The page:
Homeland Security Advisory System

From Academic Kids

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Homeland Security Advisory System Color Chart

In the United States, the Homeland Security Advisory System is a color-coded terrorism threat advisory scale. The different levels trigger specific actions by federal agencies and state and local governments, and they affect the level of security at some airports and other public facilities.

The system was created by Presidential Directive six months after the terror attacks of September 11, 2001, to provide a "comprehensive and effective means to disseminate information regarding the risk of terrorist acts to Federal, State, and local authorities and to the American people." It was unveiled March 12, 2002, by Tom Ridge, then the Assistant to the President for Homeland Security, but responsibility for developing, implementing and managing the system was given to the U.S. Attorney General.

In January 2003, the AG's office began administering the system in coordination with the newly-formed Department of Homeland Security. The decision to publicly announce threat conditions is made case-by-case by the Attorney General in consultation with the DHS secretary.

The scale consists of five color-coded threat levels, which reflect both the estimated probability of a terrorist attack occurring and its potential gravity:

  • Low (Green): low risk.
  • Guarded (Blue): general risk.
  • Elevated (Yellow) significant risk.
  • High (Orange): high risk.
  • Severe (Red): severe risk.

The specific government actions triggered by different threat levels are often not publicly described. Some actions which have occurred (such as systematic forced searches of otherwise innocent automobiles near airports [1] (http://www.washingtonpost.com/ac2/wp-dyn/A27518-2003Feb18?language=printer) [2] (http://www.doverpost.com/PostArchives/04-02-03/war/statethreatlevelrai.html)) have been held in earlier court decisions to violate the U.S. Constitution's Fourth Amendment. No court has yet ruled on a specific search triggered by this threat advisory system. The published terror alert notices have also not included enough information for ordinary citizens to do anything useful in response.

There are no published criteria for the threat levels, and thus no independent way to tell whether the current threat level is accurate. The evidence cited to justify past changes in threat levels has been stated vaguely (see below) and its sources have seldom been revealed. This makes the system vulnerable to manipulation by government officials. These attributes have been ridiculed by cartoonists ([3] (http://www.balloon-juice.com/archives/002120.html), [4] (, [5] (http://www.classbrain.com/artteensb/publish/article_338.shtml)), journalists ([6] (http://www.csmonitor.com/2004/0804/p01s02-usgn.html)), entertainers ([7] (http://www.imao.us/archives/000651.html)), civil libertarians ([8] (http://www.opednews.com/wade_071904_warning.htm)), and security experts (Do Terror Alerts Work? (http://www.rakemag.com/features/detail.asp?catID=46&itemID=19950)). Some observers have also pointed out that two of the colors are out of correct sequence, as green is between yellow and blue in the spectrum of visible light, but the system places blue between yellow and green.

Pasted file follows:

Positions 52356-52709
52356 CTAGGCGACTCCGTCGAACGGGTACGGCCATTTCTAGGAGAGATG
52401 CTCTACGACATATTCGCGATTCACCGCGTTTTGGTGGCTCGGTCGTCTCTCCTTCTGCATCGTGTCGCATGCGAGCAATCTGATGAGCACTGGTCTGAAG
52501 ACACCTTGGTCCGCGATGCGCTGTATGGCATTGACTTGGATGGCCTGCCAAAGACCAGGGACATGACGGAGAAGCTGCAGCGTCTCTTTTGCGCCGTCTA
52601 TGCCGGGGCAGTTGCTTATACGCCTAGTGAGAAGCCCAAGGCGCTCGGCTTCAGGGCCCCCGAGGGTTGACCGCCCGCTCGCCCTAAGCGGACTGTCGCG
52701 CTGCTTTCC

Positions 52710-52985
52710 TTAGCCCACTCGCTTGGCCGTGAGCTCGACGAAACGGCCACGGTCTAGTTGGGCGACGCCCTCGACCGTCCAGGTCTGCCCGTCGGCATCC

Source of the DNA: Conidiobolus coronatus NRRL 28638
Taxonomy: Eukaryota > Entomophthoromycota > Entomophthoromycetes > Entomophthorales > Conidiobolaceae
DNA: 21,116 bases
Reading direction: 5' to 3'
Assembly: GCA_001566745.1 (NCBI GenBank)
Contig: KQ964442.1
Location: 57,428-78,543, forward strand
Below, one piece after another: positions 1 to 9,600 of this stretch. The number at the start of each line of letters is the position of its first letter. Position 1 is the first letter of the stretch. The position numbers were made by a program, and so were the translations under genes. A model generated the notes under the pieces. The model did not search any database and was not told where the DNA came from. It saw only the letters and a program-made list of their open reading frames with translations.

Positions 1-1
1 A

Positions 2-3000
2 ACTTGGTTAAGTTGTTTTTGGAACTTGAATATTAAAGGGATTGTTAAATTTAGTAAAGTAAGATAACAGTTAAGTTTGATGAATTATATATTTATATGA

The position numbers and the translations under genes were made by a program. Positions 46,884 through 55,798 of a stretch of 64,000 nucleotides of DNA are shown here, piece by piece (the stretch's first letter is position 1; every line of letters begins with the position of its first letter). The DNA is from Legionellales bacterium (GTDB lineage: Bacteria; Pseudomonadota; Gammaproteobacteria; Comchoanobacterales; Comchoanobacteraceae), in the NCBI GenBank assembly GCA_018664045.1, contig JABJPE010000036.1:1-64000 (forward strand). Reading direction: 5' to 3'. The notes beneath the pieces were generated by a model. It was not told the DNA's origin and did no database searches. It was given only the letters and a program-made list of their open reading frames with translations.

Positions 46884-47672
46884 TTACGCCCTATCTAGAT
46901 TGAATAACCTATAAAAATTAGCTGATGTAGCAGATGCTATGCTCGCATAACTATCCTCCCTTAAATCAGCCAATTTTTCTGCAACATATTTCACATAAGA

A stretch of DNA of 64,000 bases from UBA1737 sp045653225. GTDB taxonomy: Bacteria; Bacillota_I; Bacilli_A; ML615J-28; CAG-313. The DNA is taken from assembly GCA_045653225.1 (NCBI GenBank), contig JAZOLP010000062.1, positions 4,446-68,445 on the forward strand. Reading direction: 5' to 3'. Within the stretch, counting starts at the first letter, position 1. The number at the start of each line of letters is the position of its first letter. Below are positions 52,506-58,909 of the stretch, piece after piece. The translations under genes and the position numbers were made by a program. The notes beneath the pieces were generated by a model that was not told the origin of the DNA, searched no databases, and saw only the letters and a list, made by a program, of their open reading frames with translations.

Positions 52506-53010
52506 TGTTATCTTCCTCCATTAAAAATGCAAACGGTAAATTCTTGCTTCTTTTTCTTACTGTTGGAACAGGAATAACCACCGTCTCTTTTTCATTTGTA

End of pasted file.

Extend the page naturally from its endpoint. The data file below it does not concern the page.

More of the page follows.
In December 2004, the Homeland Security Advisory Council voted to review the color-coded system. One panel member suggested that it has outlived its usefulness. ([9] (http://www.nctimes.com/articles/2004/12/15/news/top_stories/19_42_4412_14_04.txt)) In a public forum, Ridge himself conceded the system has invited "questions and even occasional derision."[10] (http://www.freep.com/news/nw/ridge15e_20041215.htm) Moreover, Ridge said, Department of Homeland Security staff were often reluctant to raise the threat level, but were outvoted by White House and other agencies. "Sometimes we disagreed with the intelligence assessment," Ridge said. "Sometimes we thought even if the intelligence was good, you don't necessarily put the country on (alert). ... There were times when some people were really aggressive about raising it, and we said, 'For that?'" [11] (http://wireservice.wired.com/wired/story.asp?section=Breaking&storyId=1031895&tw=wn_wire_story)

Threat level changes

The threat level has stood at yellow for most of its existence. It has been raised to orange six times:

  • September 10 - September 24, 2002, around the first anniversary of the September 11, 2001.
  • February 7 - February 27, 2003, near the end of the Muslim religious holiday Hajj. Intelligence reports suggested the possiblity of terrorist attacks against "apartment buildings, hotels, and other soft or lightly secured targets."
  • March 17 - April 16, 2003, around the beginning of U.S. and Coalition military action in Iraq.
  • May 20 - May 30, 2003, "The U.S. Intelligence Community believes that Al Qaida has entered an operational period worldwide, and this may include terrorist attacks in the United States." - Tom Ridge
  • December 21, 2003 - January 9, 2004, citing intelligence information suggesting large-scale attacks around the holiday season.
  • August 1-November 10, 2004, for specific financial institutions in northern New Jersey, New York, and Washington, D.C., citing intelligence pointing to the possibility of a car or truck bomb attack, naming specific buildings as possible targets. [12] (http://abcnews.go.com/wire/US/ap20040801_723.html)[13] (http://www.dhs.gov/dhspublic/display?theme=29)

Other official terrorism warnings issued without raising the threat level above yellow:

  • May 28, 2004, citing "credible evidence" of terrorist intent to affect upcoming elections.
  • July 8, 2004, again citing "credible evidence" of terrorist intent to affect upcoming elections.

The threat level has never been lowered to blue or green, nor elevated to red.

External links


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